PALM SPRINGS -- On the west side of Palm Springs, the San Jacinto Mountains don't so much rise from the desert floor as stab skyward. From an elevation of 150 feet in the city, the terrain soars to the 10,834-foot summit of Mount San Jacinto in just six linear miles -- one of the steepest escarpments in the United States, according to ranger Adrienne Fitzgerald of nearby Joshua Tree National Park.
It serves as a wind break, blocks winter storms blowing in off the Pacific and provides a scenic backdrop for Palm Springs, particularly when the sunlight of early morning fires it reddish-orange.
This towering mountain wall also presents for hikers a dramatic contrast. In geologic creases on the edge of town are five Indian canyons
The truly ambitious could undertake a hike in each environment in a single day, but it's probably more advisable to devote one day to each.
After just a few minutes in one of the canyons south of Palm Springs, a hiker can understand why the Agua Caliente band of Cahuilla Indians started spending summers here some 3,000 years ago.
The Coachella Valley can be blast-furnace hot, but it's remarkably
These natural oases, which form where underground water is plentiful along an earthquake fault line, were cradles of life for the Indians. They used plants for
A visit to the Indian canyons provides a glimpse into the life and culture of the Agua Caliente band, which still administers these historic pockets. For the most part, the hiking is easy -- we saw people in tennis shoes and even flip-flops -- and as long as you stick to the canyon bottom, the conditions are cool and welcoming.
We'd hiked here before ... and missed so much. This time, in the tow of tribal ranger Chris Fritsche, a window was opened onto the world of the ancients. The ranger-led walks are offered in Palm and Andreas canyons on weekends, at a modest fee above the
Fritsche led us to some replicated village structures, including a thatched, dome-shaped kish for storage; a ramada, under which people would sleep; and a drying rack, made -- no surprise here -- from the stout frond stalks of the palms.
He also pointed out a red-tailed hawk as it glided in the drafts above the canyon, and made sure we didn't miss the sound of cooing quail off in the brush. We were urged to reach a hand into a spring-fed pool -- it was 80 degrees! And we learned how mesquite pods were ground into a nutritious mush and how the sap of the brittlebush eased the pain of a toothache.
After happening on a barrel cactus, Fritsche paused and said, "People think they can get water out of it because
Visitors can hike the Indian Canyons on their own, too, and there's much to explore. Palm Canyon is 15 miles long, with some 6,000 trees, a bright-green gash between two parched mountain slopes. A commendable 3-mile loop wanders up the heart of the canyon before climbing out on the Victor Trail (you'll need hiking boots for this). This rim walk affords a view of the forest from above, as well as a perspective on the artificial greenery of Palm Springs off in the distance.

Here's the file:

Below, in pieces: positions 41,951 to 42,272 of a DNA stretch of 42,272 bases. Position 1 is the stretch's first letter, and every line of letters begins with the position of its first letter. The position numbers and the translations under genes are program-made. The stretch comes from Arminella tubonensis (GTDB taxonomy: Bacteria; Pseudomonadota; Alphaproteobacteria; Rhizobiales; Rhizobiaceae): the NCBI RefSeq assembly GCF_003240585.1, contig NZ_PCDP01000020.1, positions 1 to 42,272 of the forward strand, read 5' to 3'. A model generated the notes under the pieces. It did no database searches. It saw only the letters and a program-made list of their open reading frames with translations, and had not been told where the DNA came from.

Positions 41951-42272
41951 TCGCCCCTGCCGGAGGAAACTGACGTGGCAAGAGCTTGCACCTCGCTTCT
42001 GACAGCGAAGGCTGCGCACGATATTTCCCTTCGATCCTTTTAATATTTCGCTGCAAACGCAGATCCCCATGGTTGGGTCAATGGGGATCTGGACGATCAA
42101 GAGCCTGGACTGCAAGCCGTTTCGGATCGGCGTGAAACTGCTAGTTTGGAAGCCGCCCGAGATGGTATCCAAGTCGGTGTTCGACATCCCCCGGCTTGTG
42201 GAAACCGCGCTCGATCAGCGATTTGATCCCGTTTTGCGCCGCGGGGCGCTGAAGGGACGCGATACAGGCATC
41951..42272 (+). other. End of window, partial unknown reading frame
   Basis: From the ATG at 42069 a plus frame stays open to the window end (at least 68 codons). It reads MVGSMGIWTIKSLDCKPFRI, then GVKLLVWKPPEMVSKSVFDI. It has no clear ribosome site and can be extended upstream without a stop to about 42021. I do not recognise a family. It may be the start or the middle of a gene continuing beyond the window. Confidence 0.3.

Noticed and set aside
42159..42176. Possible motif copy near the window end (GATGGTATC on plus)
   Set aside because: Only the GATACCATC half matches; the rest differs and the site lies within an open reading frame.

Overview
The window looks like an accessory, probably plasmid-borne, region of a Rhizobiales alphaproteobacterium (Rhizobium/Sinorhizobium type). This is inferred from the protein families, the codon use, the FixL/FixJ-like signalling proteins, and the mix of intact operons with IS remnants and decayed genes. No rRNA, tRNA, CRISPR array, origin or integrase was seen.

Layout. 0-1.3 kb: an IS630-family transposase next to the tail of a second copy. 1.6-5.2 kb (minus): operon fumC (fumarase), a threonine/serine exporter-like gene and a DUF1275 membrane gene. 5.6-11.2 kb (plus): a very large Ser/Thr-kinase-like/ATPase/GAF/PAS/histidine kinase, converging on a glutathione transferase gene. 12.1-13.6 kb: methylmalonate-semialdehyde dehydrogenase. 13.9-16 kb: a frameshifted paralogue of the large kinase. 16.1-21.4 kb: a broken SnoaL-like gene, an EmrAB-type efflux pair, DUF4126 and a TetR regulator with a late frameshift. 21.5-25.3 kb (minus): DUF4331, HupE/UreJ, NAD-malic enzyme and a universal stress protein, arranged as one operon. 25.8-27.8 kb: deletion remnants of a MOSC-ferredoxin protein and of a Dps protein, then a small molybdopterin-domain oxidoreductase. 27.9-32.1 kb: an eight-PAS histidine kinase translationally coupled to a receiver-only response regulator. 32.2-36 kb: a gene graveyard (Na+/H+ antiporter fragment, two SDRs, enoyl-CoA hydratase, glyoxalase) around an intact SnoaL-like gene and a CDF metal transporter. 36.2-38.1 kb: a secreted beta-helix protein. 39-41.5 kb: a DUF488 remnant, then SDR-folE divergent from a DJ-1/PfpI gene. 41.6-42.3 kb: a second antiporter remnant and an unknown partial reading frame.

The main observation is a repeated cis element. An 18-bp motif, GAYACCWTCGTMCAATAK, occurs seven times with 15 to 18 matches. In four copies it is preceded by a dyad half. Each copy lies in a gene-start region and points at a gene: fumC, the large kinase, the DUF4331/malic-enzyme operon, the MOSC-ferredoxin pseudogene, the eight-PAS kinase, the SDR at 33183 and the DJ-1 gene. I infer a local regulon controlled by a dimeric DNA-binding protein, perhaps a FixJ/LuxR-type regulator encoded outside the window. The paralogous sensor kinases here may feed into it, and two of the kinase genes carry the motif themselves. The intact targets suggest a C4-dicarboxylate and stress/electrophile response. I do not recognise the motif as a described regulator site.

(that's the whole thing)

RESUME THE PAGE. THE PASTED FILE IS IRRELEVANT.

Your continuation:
Tahquitz Canyon -- which has a separate entrance and visitors' center -- is worthy of a visit, too. It was the garbage-strewn domain of squatters over a 40-year period before the Agua Caliente evicted them in the late 1990 s. It's since been cleaned up, and welcomes hikers who follow a trail to a 60-foot waterfall that passed for the Himalayan paradise of Shangri-La in the 1937 movie "Lost Horizon."
The scene plays out almost daily: Revelers in Palm Springs hop on the Aerial Tramway for the 10-minute gondola ride to the top of the San Jacintos, assuming that it will be just a little bit cooler up on the mountain.
Soon after alighting from the tram cars, they head to the gift shop, shivering, to buy hooded sweatshirts or long-sleeve T-shirts.
The temperature swing can be startling. When we boarded the tram at midday in early November, it was 82 degrees in Palm Springs; when we started down a hiking trail at the summit, it was 45 degrees, with a brisk wind blowing. So hikers shouldn't feel silly with fleece garments and parkas slung over their arms as they perspire on their way to the tram's base station.
Hardy backpackers will tackle the 11-mile round trip to the top of Mount San Jacinto, but a more reasonable day hike is the 4 1/2-mile round trip to Round Valley. Before setting out, realize that this is a state wilderness area, and all hikers must first get a permit. There is a self-registration station at the trailhead, and this isn't something that should be shrugged off: We encountered a couple of rangers far up the trail, and they promptly asked to see our permit.
Especially when the desert floor is scorching, this outing provides a refreshing change of pace. The forest of white fir and lodgepole pine is serene and fragrant, and the wind often sings in the treetops. The trail follows a creek valley, so there aren't a lot of vistas, but the trees do give way periodically to reveal craggy summits.
It's a good idea to pace yourself on these hikes. The tram ride means your body doesn't gradually adjust to the higher elevation. You're more than a mile and a half above sea level before you ever set foot on the trail, and we found ourselves puffing for oxygen as we climbed to Round Valley, which is at 9,100 feet.
"If you're not used to the elevation, you should not really go after it," said state park ranger Jerry Frates, who has spent a dozen years up here. "And make sure you stay hydrated. You can get altitude sickness pretty quickly, and then all the fun goes out of it."